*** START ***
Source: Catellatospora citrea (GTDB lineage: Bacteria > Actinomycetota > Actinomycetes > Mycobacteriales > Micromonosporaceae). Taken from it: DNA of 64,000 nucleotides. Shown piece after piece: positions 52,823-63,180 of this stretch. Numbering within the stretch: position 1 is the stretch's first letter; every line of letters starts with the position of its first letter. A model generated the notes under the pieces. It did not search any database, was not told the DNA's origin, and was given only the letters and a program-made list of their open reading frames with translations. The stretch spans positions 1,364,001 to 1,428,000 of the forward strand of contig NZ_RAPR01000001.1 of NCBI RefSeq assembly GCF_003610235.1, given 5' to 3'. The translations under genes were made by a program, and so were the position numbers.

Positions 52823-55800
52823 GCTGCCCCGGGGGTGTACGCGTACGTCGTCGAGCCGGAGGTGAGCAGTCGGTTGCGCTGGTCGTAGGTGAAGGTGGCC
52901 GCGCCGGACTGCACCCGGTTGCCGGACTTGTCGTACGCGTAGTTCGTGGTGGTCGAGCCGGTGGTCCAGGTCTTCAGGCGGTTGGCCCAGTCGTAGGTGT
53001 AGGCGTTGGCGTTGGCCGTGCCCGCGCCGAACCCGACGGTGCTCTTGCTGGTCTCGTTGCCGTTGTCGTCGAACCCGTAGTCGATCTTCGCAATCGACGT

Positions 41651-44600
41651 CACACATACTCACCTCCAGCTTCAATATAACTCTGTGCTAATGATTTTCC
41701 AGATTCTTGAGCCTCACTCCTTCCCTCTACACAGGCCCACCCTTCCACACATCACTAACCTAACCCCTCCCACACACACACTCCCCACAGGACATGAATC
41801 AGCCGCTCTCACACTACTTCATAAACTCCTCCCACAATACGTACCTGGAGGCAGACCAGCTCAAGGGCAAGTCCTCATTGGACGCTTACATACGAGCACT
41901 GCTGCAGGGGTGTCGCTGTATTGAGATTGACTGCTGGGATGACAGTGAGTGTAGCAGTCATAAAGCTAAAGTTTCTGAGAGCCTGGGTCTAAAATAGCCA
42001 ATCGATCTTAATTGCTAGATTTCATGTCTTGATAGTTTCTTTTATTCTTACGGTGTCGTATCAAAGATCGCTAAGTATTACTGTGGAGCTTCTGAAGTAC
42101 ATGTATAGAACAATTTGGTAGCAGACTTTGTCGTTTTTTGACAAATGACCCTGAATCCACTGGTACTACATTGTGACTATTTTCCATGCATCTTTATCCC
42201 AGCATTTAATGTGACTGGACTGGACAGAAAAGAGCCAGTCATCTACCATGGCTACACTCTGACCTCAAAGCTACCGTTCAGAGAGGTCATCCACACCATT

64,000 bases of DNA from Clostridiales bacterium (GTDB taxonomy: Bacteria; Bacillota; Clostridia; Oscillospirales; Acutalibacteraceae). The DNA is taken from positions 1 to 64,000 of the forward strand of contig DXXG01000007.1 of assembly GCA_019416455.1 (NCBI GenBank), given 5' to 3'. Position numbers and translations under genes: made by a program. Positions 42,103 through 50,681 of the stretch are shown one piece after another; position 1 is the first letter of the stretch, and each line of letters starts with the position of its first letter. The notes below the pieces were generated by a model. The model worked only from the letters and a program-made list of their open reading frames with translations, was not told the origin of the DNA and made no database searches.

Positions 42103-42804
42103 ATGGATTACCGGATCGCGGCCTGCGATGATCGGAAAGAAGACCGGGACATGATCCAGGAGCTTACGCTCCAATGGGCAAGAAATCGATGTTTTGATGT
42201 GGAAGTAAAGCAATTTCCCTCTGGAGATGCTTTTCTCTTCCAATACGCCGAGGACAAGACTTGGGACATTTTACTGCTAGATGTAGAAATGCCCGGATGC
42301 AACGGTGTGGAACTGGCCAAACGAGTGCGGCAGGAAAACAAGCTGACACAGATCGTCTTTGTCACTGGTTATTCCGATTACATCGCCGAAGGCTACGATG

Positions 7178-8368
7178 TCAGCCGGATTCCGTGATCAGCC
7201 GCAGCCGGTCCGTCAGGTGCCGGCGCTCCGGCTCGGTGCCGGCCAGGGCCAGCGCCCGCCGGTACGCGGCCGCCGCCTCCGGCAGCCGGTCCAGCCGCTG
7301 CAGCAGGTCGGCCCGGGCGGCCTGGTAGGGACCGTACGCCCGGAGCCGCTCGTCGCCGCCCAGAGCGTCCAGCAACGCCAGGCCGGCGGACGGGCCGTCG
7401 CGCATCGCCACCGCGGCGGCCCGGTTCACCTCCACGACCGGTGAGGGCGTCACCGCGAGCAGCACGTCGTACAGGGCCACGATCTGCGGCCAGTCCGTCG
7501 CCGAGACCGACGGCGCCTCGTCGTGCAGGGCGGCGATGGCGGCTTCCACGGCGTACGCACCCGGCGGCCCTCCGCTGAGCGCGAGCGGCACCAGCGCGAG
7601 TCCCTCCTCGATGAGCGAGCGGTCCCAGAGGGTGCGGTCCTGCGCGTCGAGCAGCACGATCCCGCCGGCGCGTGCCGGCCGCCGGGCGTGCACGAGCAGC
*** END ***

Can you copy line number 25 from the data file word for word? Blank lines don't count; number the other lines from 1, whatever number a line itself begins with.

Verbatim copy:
7601 TCCCTCCTCGATGAGCGAGCGGTCCCAGAGGGTGCGGTCCTGCGCGTCGAGCAGCACGATCCCGCCGGCGCGTGCCGGCCGCCGGGCGTGCACGAGCAGC